London Undersound

Nitin Sawhney -  London Undersound
Nitin Sawhney – London Undersound
Nitin Sawhney

London Undersound (E1 entertainment, 2009)

The grand master of world music atmospheres, multi-instrumentalist, club DJ and producer Nitin Sawhney, is back with London Undersound, an eclectic recording that blends pop, British soul, world music and electronica. For this project, Sawhney brought together world music heavyweights such as Ojo de Brujo and Anoushka Shankar, as well as other exciting UK-based world music acts such as Faheem Mazhar and Reena Bhardwaj and multi-instrumentalist Imogen Heap. On the pop side, the best known guest is pop singer Paul McCartney, one of the founders of the legendary group The Beatles. The additional pop and soul singers featured, who are well known in their circles, are: Natty, Tina Grace, and Aruba Red.

The best material in Sawhney’s recordings are his world music explorations and his brilliant use of electronic music beats and keyboard ambience. London Undersound, Sawhney’s eighth album, brings back one of the most popular Spanish world music acts, Ojos de Brujo. Sawhney has a special interest in Flamenco and on the instrumental piece ‘Shadowland,’ Ojos de Brujo provide their vision of Flamenco fusion by combining Gypsy rumba, flamenco guitars and vocals with Sawhney’s sensibility.

On ‘Daybreak,’ Pakistani singer Faheem Mazhar shows us his prodigious voice in an outstanding piece. "I wanted to create something that was very optimistic, so I tried to capture how I feel when I wake up, which is a very active time for me," Sawhney says. "I like to train. Maybe go for a run, kick-box or do some yoga. The song is written as a traditional form of Indian classical music. I love the tone of Faheem’s voice. It reminds me of Nusrat Fateh All Khan who was one of my great heroes."

The South Asian influences continue with ‘Ek Jaan,’ which is a delightful song with Indian vocals by Reena Bhardwaj, a British born singer of Indian origin, accompanied by Nitin Sawhney’s elegant piano.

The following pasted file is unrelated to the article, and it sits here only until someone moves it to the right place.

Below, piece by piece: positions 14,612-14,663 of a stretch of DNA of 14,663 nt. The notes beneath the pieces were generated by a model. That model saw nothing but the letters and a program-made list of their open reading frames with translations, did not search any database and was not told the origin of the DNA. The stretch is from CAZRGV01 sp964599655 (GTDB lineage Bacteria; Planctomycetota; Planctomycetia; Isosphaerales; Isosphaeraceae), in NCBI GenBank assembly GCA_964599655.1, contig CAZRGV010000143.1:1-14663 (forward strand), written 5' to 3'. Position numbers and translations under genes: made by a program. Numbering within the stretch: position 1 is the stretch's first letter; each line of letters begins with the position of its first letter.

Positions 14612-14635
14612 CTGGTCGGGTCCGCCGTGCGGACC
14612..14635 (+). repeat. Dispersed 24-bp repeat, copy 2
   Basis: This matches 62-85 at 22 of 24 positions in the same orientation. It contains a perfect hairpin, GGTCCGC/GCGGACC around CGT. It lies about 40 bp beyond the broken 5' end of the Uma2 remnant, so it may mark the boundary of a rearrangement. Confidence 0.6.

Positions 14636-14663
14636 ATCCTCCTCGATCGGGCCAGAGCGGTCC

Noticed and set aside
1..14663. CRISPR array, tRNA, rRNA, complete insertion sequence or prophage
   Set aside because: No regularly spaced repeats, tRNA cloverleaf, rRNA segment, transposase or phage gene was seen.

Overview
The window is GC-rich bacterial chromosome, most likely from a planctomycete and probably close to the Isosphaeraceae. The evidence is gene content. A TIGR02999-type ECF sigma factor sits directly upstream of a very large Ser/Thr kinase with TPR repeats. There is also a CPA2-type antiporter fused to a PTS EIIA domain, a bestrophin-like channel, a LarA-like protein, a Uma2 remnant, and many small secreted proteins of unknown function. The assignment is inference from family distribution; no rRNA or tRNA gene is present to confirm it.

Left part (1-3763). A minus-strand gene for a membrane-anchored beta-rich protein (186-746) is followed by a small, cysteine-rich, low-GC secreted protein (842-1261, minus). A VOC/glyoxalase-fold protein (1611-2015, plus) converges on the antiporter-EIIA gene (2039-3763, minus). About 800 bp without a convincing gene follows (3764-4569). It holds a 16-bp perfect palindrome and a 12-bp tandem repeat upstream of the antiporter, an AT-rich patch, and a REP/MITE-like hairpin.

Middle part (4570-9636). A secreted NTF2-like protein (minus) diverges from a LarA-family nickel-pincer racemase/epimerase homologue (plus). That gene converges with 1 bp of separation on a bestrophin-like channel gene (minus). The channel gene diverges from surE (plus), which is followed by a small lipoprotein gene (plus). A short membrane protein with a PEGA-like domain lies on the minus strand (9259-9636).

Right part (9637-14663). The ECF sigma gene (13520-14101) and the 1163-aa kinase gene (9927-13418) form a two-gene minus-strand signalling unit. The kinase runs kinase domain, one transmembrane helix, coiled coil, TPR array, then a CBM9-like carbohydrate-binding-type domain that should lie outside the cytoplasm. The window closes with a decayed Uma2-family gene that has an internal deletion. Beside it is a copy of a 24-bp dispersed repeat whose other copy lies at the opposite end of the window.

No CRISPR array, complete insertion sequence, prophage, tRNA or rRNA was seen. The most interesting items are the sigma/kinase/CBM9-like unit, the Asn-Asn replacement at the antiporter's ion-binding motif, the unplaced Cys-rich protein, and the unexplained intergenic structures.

The world music material in the album ends with the mesmerizing ‘Charu Keshi Rain,’ a new arrangement of a raga popularized by the sitar player Ravi Shankar, which features the majestic and evocative sitar of virtuoso musician Anoushka Shankar, Ravi Shankar’s daughter. "It was called Charu Keshi Rain because when Anoushka came to the studio in Wandsworth it was during those floods last year, so it seemed appropriate," Sawhney says.

Another cut in the album that catches attention is ‘Bring it Home,’ the drum and bass collaboration with multi-instrumentalist Imogen Heap, which includes a fascinating set of vocal layers. Imogen and I thought it would be great to have a single human breath travelling around London," Sawhney says. "So we recorded the song in four phases, starting off at Billingsgate Fish Market at 6am. By midday we were at a Battersea Children’s farm, then in the evening we went to Southall, where there is a large Asian community and she sang the phrase ‘Equal and opposite,’ which I liked. At midnight we went to Camden, where we recorded a load of people shouting ‘Bring it home!’ I think most of them were pissed by then, but it worked really well. It was a fantastic day which was all about tuning in to the different aspects of what London represents."

"London Undersound is about how London’s changed since 9/11 and how I and other people perceive that change," Sawhney explains. "I don’t recognize London as the same place it was ten years ago. The change has been quite subliminal and insidious. But it is massively different. London has become polarized in a way that I find uncomfortable and threatening, especially as an Asian person. I wanted to explore through my music the dynamic of a city which is going through a major transition."

On London Undersound, Sawhney creates yet again a brilliant multi-layered collection of global electronica, world music and pop sounds.

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